prehistoric times, some little gleam of civilization, less bright and
steady than this one had become, may have been quenched in slavery or
massacre? The greatest work which the Romans performed in the world was
to assume the aggressive against menacing barbarism, to subdue it, to
tame it, and to enlist its brute force on the side of law and order.
This was a murderous work, and in doing it the Romans became excessively
cruel, but it had to be done by some one before you could expect to have
great and peaceful civilizations like our own. The warfare of Rome is by
no means adequately explained by the theory of a deliberate immoral
policy of aggression,--"infernal," I believe, is the stronger adjective
which Dr. Draper uses. The aggressive wars of Rome were largely dictated
by just such considerations as those which a century ago made it
necessary for the English to put down the raids of the Scotch
Highlanders, and which have since made it necessary for Russia to subdue
the Caucasus. It is not easy for a turbulent community to live next to
an orderly one without continually stirring up frontier disturbances
which call for stern repression from the orderly community. Such
considerations go far towards explaining the military history of the
Romans, and it is a history with which, on the whole, we ought to
sympathize. In its European relations that history is the history of the
moving of the civilized frontier northward and eastward against the
disastrous encroachments of barbarous peoples. This great movement has,
on the whole, been steadily kept up, in spite of some apparent
fluctuation in the fifth and sixth centuries of the Christian era, and
it is still going on to-day. It was a great gain for civilization when
the Romans overcame the Keltiberians of Spain, and taught them good
manners and the Latin language, and made it for their interest hereafter
to fight against barbarians. The third European peninsula was thus won
over to the side of law and order. Danger now remained on the north. The
Gauls had once sacked the city of Rome; hordes of Teutons had lately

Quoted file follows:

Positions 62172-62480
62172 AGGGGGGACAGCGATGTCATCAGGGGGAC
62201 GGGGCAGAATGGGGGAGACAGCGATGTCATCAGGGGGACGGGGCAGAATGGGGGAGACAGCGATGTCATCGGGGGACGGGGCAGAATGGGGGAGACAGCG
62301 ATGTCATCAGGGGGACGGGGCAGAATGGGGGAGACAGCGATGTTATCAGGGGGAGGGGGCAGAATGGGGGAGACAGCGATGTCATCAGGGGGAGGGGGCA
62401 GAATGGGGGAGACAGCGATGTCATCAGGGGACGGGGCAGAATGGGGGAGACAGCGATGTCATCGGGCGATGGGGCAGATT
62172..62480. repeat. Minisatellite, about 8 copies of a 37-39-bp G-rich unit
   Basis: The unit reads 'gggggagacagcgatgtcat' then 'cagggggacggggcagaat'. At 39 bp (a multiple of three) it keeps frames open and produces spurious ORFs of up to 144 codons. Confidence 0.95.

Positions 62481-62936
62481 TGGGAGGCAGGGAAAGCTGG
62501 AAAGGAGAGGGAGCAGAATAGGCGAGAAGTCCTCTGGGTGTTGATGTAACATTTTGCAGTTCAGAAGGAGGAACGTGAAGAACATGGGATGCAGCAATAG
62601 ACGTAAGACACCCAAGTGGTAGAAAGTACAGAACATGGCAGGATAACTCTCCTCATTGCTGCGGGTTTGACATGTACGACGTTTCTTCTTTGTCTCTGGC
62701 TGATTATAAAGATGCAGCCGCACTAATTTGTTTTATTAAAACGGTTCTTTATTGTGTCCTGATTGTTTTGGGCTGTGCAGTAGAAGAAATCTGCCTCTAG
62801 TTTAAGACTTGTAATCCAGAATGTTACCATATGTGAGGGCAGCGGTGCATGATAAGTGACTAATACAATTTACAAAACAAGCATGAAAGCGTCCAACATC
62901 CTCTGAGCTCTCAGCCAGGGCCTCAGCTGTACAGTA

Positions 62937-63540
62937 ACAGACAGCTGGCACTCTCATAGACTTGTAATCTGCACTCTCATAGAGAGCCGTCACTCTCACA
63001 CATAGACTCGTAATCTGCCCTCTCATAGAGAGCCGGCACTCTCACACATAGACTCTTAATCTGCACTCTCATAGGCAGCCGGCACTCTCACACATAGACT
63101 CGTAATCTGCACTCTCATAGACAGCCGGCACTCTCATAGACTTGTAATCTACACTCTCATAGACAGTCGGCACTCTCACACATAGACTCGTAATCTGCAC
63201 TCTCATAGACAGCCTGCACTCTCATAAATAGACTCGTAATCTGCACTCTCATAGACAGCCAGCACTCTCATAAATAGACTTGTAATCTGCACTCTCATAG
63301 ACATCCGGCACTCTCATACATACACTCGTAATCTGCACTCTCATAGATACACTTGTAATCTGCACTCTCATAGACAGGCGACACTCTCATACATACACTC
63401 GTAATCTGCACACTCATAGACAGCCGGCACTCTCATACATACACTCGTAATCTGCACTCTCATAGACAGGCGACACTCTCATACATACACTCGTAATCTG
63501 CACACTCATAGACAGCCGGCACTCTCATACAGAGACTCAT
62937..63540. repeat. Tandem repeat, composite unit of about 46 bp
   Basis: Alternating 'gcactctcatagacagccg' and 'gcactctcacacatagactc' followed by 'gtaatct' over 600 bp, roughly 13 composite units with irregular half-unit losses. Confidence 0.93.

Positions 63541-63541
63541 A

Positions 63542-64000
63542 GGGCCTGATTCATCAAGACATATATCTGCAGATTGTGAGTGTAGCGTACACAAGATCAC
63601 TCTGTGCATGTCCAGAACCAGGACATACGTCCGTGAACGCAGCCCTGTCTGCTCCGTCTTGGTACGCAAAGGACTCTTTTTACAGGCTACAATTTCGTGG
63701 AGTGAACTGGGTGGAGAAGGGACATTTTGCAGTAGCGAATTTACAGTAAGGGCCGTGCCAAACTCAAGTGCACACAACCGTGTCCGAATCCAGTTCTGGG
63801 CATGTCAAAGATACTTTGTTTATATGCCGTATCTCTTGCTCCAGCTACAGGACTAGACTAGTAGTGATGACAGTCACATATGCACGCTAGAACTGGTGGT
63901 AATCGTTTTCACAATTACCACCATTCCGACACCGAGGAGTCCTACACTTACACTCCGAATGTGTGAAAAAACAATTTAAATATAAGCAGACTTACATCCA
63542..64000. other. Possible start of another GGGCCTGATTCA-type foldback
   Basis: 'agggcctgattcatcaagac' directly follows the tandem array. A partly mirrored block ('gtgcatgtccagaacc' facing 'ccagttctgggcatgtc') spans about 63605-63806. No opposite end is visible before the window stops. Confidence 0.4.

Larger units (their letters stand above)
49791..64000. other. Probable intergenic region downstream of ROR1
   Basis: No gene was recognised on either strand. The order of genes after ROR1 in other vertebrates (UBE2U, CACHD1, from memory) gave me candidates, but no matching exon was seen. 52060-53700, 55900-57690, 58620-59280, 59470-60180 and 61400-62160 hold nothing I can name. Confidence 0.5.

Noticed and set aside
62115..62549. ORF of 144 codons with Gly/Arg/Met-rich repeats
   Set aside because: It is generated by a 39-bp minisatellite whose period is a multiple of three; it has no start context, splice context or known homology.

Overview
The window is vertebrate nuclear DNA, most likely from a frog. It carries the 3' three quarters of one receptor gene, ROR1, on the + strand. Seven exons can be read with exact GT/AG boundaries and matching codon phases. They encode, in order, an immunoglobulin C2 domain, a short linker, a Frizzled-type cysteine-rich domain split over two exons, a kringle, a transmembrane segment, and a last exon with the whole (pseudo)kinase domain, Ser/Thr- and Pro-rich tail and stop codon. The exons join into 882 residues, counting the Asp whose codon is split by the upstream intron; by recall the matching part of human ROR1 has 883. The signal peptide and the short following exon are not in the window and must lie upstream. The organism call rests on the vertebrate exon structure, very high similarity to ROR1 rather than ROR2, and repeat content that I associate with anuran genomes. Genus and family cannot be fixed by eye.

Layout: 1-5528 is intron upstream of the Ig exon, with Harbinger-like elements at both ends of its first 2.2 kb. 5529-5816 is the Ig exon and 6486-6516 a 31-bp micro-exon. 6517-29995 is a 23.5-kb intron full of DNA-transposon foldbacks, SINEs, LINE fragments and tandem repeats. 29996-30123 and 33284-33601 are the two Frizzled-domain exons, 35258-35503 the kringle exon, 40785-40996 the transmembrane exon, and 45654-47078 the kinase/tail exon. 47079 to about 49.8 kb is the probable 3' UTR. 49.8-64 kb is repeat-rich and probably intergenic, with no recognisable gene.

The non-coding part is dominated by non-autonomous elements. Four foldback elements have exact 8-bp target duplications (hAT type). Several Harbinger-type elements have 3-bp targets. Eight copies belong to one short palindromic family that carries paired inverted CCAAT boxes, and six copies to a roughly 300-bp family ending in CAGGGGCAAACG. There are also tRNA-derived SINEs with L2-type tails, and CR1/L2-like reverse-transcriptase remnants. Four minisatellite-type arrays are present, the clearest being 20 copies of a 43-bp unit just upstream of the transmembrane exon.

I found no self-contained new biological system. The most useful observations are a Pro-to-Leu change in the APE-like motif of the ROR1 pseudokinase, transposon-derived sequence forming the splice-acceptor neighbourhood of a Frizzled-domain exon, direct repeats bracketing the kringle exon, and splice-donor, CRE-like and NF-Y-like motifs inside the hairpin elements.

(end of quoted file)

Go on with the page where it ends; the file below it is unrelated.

menaced the very heart of civilization, but had been overthrown in
murderous combat by Caius Marius; another great Teutonic movement, led
by Ariovistus, now threatened to precipitate the whole barbaric force of
south-eastern Gaul upon the civilized world; and so it occurred to the
prescient genius of Caesar to be beforehand and conquer Gaul, and
enlist all its giant barbaric force on the side of civilization. This
great work was as thoroughly done as anything that was ever done in
human history, and we ought to be thankful to Caesar for it every day
that we live. The frontier to be defended against barbarism was now
moved away up to the Rhine, and was very much shortened; but above all,
the Gauls were made to feel themselves to be Romans. Their country
became one of the chief strongholds of civilization and of Christianity;
and when the frightful shock of barbarism came--the most formidable blow
that has ever been directed by barbaric brute force against European
civilization--it was in Gaul that it was repelled and that its force was
spent. At the beginning of the fifth century an enormous horde of yellow
Mongolians, known as Huns, poured down into Europe with avowed intent to
burn and destroy all the good work which Rome had wrought in the world;
and terrible was the havoc they effected in the course of fifty years.
If Attila had carried his point, it has been thought that the work of
European civilization might have had to be begun over again. But near
Chálons-on-the-Marne, in the year 451, in one of the most obstinate
struggles of which history preserves the record, the career of the
"Scourge of God" was arrested, and mainly by the prowess of Gauls and of
Visigoths whom the genius of Rome had tamed. That was the last day on
which barbarism was able to contend with civilization on equal terms. It
was no doubt a critical day for all future history; and for its
favourable issue we must largely thank the policy adopted by Caesar five
centuries before. By the end of the eighth century the great power of
the Franks had become enlisted in behalf of law and order, and the Roman
throne was occupied by a Frank,--the ablest man who had appeared in the
world since Caesar's death; and one of the worthiest achievements of
Charles the Great was the conquest and conversion of pagan Germany,
which threw the frontier against barbarism eastward as far as the Oder,
and made it so much the easier to defend Europe. In the thirteenth
century this frontier was permanently carried forward to the Vistula by
the Teutonic Knights who, under commission from the emperor Frederick
II., overcame the heathen Prussians and Lithuanians; and now it began to